Corporate - Taxes on corporate income

Last reviewed - 14 March 2024

Basis of corporate income tax (Körperschaftsteuer)

Corporations (i.e. limited liability corporation [GmbH], stock corporation [AG]) are subject to unlimited taxation in Austria of their entire (domestic and foreign) income if they have their legal seat or place of effective management in Austria. A non-Austrian corporate tax resident (with neither a legal seat nor a place of effective management in Austria) is subject to limited taxation on certain sources of income in Austria.

Rates of corporate income tax (Körperschaftsteuer)

Due to the qualification of corporations as independent tax subjects, a distinction must always be made between tax ramifications at the level of the company and those at the shareholder level. At the level of the company, profits are taxed at the standard corporate income tax (CIT) rate of 23% (24% in 2023 and 25% until 2022), regardless of whether profits are retained or distributed. 

At the shareholder level, the profit distributions are usually subject to WHT of 23% for corporations (24% in 2023 and 25% until 2022) and 27.5% for other recipients.

There is also a minimum CIT, payable by companies in a tax-loss position. The minimum CIT can be carried forward without time limitation and can be credited against future CIT burdens of the company.

The minimum CIT amounts to EUR 875 for an AG for each full quarter of a year.

The minimum CIT for a GmbH is EUR 437.50 for each full quarter of a year. However, for GmbHs founded after 30 June 2013, the minimum CIT amounts to EUR 125 for each full quarter of the first five years and EUR 250 for the next five years. 

Minimum tax (Pillar II) 

The Minimum Tax Act transposes the complex framework of the EU’s Directive on a global minimum level of taxation into domestic law. In scope are large company groups reaching a minimum of EUR 750 million in net sales in at least two of the last four financial years, irrespective whether it is a solely domestic or a multinational company group.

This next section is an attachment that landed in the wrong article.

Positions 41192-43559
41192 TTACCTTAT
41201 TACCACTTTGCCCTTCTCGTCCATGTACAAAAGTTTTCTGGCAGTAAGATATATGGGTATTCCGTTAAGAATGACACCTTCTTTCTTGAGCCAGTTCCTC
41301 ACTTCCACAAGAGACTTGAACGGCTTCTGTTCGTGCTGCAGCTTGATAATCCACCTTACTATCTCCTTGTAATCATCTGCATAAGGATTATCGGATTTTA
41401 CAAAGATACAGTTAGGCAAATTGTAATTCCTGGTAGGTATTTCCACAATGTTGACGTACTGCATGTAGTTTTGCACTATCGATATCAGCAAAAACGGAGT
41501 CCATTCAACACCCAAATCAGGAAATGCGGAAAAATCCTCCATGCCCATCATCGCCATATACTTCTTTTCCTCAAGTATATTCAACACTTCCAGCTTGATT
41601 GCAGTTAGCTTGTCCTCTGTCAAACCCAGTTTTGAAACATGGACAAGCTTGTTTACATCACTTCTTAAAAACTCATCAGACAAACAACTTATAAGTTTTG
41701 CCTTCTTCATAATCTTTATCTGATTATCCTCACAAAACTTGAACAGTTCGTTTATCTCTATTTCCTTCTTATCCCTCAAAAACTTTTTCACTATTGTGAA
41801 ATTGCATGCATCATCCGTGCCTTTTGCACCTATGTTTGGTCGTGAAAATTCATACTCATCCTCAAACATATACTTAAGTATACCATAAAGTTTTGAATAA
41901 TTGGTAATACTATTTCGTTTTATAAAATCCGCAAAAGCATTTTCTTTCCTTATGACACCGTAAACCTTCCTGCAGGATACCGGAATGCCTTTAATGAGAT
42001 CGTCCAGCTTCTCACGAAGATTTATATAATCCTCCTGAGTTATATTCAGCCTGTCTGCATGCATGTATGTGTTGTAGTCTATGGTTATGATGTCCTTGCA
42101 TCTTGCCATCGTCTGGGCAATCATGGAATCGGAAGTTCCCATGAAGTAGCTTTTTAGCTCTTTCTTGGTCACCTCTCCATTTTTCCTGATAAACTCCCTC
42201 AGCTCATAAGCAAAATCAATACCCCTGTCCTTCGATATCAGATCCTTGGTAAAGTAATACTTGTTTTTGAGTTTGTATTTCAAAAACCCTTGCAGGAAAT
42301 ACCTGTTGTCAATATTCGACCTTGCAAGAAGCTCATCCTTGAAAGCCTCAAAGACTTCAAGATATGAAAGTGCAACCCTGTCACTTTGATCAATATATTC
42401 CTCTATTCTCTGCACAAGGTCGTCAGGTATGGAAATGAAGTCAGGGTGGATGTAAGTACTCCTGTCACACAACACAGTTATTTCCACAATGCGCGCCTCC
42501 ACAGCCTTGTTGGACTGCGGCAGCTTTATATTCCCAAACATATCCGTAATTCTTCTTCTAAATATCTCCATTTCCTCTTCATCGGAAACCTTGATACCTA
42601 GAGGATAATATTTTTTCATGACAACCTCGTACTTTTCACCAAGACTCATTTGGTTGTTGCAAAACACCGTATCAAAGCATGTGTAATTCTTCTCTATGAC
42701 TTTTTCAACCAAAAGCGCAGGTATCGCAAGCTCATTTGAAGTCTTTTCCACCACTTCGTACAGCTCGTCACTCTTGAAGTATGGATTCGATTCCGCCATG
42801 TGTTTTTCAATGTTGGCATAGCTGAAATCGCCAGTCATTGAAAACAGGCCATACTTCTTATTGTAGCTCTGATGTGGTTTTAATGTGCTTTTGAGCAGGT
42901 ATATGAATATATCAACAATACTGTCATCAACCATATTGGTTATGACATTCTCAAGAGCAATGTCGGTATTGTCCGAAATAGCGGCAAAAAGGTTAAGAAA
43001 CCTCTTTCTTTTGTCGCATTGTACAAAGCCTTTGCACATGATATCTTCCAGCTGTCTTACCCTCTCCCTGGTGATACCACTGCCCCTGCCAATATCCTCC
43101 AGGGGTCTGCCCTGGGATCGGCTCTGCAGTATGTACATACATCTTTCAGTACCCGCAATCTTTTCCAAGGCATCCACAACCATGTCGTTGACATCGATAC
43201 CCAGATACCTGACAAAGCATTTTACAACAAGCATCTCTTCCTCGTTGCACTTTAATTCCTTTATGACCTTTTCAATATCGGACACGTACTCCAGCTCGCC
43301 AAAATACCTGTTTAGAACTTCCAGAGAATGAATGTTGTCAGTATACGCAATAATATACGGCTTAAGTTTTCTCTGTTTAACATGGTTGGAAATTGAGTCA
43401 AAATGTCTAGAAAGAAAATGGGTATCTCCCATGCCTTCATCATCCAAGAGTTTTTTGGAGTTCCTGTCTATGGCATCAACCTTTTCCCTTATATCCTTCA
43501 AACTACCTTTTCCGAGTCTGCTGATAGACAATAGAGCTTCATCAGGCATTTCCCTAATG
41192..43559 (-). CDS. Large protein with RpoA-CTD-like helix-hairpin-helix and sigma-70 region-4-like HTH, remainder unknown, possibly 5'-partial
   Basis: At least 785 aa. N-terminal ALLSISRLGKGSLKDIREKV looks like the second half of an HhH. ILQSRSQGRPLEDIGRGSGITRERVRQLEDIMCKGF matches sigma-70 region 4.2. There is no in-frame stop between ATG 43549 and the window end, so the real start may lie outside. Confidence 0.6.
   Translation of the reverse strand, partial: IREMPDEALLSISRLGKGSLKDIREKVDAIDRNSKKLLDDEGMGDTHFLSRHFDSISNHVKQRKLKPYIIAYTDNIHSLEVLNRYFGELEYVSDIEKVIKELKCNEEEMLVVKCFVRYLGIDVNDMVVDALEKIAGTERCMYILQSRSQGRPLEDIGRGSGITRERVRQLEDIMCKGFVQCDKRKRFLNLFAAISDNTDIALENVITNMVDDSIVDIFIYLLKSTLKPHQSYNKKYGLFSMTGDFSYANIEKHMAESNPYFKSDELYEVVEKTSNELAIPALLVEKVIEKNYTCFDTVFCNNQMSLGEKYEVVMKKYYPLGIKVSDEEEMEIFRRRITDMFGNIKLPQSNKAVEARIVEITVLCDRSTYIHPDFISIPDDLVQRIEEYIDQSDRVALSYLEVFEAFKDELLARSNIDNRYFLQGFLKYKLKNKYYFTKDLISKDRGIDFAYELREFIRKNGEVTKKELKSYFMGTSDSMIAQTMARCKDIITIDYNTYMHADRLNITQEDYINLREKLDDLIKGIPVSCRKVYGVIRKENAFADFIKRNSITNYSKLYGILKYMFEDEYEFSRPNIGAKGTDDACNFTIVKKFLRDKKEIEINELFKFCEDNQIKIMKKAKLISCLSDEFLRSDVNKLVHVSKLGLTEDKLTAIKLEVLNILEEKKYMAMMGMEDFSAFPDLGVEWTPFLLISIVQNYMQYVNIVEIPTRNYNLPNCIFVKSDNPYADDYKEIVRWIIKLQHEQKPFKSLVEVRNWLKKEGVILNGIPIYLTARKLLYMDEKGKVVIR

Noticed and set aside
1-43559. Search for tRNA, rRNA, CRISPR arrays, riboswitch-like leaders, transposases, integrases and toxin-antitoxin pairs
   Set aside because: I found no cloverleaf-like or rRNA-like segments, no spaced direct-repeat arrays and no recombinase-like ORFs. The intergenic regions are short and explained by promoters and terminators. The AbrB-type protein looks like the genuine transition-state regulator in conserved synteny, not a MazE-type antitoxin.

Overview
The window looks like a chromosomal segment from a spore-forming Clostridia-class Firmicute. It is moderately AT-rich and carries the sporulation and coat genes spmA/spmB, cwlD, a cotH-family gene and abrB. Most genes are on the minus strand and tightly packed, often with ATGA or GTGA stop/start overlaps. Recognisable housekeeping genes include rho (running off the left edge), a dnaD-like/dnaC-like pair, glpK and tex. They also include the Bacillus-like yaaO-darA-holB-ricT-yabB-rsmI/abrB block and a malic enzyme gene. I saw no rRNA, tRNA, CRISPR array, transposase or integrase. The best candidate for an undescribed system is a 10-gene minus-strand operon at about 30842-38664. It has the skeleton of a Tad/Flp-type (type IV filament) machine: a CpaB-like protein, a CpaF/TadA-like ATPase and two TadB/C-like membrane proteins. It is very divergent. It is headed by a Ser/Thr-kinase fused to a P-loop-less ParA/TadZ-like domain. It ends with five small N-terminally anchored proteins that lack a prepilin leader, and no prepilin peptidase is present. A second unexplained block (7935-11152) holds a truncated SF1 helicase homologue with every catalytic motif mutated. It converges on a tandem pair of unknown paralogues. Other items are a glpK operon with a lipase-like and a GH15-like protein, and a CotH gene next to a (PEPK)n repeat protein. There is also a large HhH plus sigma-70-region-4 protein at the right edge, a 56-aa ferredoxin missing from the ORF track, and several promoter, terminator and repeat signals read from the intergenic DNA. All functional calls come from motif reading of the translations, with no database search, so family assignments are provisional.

The global minimum tax rate of 15% is ensured via the income inclusion rule (IIR) and, as of 2025, the undertaxed profits rule (UTPR). For domestic constituent entities subject to an effective tax rate lower than 15%, a domestic top-up tax is introduced (QDMTT) preceding IIR and UTPR. Thereby, an outflow of domestic tax base to a foreign ultimate parent entity’s jurisdiction is prevented. On the other hand, the domestic top-up tax results in Austrian constituent entities of foreign company groups being required to comply with corresponding Austrian compliance obligations as well.

In order to simplify administration, the following safe harbour rules are included in the Minimum Tax Act:

  • Safe harbour for qualified (foreign) domestic top-up taxes (e.g. relevant on the level of the Austrian ultimate parent company regarding foreign [low-taxed] business units).
  • Transitional country-by-country (CbC) report safe harbour (de minimis test, effective tax rate test, routine profits test).
  • Simplified calculation of CbC report safe harbour for non-material constituent entities.

When determining the requirements of a safe harbour, a country-based approach is to be taken. If a safe harbour is granted, the amount of the top-up tax is reduced to zero for the respective tax jurisdiction, and determining the effective tax rate according to the complex general framework is not required. However, this does not affect compliance obligations, such as the obligation to submit a Pillar II tax return.

The transitional CbC report safe harbours do only apply for the first three financial years (starting 2024). The significant simplification is that for these tests the CbC report and financial information (already available within the company) is used.

The new regulations entered into force on 1 January 2024.

Local income taxes

There is no additional state or local income tax levied at the company level.